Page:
With bearish sentiment in the ascendancy and China’s post-COVID economic rebound still in its infancy, several OPEC+ members including Kuwait, Saudi and the UAE announced in early April additional, voluntary production cuts totaling around 1.2 mb/d effective May through to December. For Kuwait, the reduction in output amounts to 128 kb/d and a new quota of 2.55 mb/d. The OPEC+ announcement initially had its intended effect, arresting the decline in prices and then propelling them to a high of $87/bbl by mid-April. The gains were transitory, however, and prices have mostly been in retreat ever since, struggling to shake off intensifying fears of a global recession—even while the physical market continued to signal some tightness amid successive US crude inventory draws, increased refining throughputs in China and suspended Kurdish oil exports. Despite the near-term macroeconomic anxieties, we still see the oil market tightening significantly in 2H23 and prices firming from current levels (to an average of $85/bbl in 2023) after OPEC+ output cuts filter through and after China’s economic rebound starts gaining traction.

Figures published by the Central Bank of Kuwait (CBK) show the value of credit and debit card transactions (a proxy for consumer spending) increasing by a robust 13.8 percent y/y(3.8 percent q/q) in 1Q23. Local spending growth slowed to 13.4 percent y/y from 14.7 percent in 4Q22, while overseas spending grew by 19.8 percent y/y from 6.9 percent in the previous quarter.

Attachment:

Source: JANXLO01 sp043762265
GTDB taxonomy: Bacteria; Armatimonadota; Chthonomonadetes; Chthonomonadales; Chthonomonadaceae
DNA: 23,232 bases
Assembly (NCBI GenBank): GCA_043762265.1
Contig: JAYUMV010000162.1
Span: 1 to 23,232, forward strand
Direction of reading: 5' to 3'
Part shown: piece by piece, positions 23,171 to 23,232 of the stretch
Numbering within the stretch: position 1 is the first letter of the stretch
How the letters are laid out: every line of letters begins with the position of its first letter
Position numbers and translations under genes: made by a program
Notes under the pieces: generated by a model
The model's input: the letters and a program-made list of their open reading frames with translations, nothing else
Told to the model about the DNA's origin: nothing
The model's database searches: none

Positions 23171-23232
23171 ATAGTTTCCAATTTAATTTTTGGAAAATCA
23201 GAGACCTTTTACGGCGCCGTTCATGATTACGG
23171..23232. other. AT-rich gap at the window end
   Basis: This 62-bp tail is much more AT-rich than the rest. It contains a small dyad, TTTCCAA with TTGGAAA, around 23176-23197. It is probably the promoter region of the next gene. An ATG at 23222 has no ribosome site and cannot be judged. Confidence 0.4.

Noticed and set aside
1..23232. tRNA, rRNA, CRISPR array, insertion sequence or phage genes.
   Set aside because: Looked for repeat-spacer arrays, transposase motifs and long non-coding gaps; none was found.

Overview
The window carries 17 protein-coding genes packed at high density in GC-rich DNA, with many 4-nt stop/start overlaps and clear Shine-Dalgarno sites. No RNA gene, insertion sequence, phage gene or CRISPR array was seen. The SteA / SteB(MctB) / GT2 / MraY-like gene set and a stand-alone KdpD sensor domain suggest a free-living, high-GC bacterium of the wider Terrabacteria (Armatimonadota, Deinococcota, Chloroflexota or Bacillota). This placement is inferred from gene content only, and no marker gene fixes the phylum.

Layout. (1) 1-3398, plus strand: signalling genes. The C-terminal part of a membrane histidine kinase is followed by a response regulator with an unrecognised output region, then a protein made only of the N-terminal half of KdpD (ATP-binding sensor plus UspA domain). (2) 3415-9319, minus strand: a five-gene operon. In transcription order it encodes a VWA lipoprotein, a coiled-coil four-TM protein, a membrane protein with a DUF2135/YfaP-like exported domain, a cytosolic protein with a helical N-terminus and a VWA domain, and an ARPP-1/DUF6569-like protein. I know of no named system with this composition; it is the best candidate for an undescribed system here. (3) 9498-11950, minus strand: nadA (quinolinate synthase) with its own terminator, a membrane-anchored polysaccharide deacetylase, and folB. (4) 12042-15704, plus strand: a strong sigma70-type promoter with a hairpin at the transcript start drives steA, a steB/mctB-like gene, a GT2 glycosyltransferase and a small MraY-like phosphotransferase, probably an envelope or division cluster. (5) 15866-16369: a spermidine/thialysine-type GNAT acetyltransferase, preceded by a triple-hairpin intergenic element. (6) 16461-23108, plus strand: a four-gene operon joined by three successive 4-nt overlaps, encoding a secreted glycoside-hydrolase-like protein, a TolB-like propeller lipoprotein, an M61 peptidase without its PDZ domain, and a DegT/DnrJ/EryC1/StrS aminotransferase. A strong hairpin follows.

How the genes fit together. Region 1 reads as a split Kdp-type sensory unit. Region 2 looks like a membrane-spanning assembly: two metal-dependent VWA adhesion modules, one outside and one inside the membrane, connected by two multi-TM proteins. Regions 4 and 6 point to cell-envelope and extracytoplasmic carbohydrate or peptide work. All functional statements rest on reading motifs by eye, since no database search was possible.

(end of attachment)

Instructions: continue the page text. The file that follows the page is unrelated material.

While still solid, the data nevertheless reinforces our view that activity is normalizing after the post-pandemic surge and against a backdrop of stubbornly elevated inflation and higher borrowing costs. We think spending growth could moderate further ahead, though could also be supported by the government’s expansionary but still-to-be-approved draft budget for FY23/24.


Real estate activity softens

In the real estate sector, demand has been moderating as the post-pandemic boom abates and activity returns to more normal levels. High valuations in the residential sector, rising borrowing costs and an uncertain macroeconomic and policymaking environment—especially over utility subsidy reforms and government land distributions—have all contributed to the slowdown. Total real estate sales slipped to KD 714 million in 1Q23 (-15 percent q/q; -20 percent y/y), the lowest level since 3Q20.

Residential (-24 percent q/q) and investment (-5.3 percent q/q) sector activity both declined, while commercial sales (+5.5 percent q/q) rose.  Seasonal factors, such as the holy month of Ramadan, part of which extended into the annual comparison, may also have contributed to the easing in activity compared to last year, since the volume of transactions was noticeably down (-34 percent y/y). The price of real estate (both residential and investment properties) may have fallen in Q1, though was still up 4.7 percent y/y.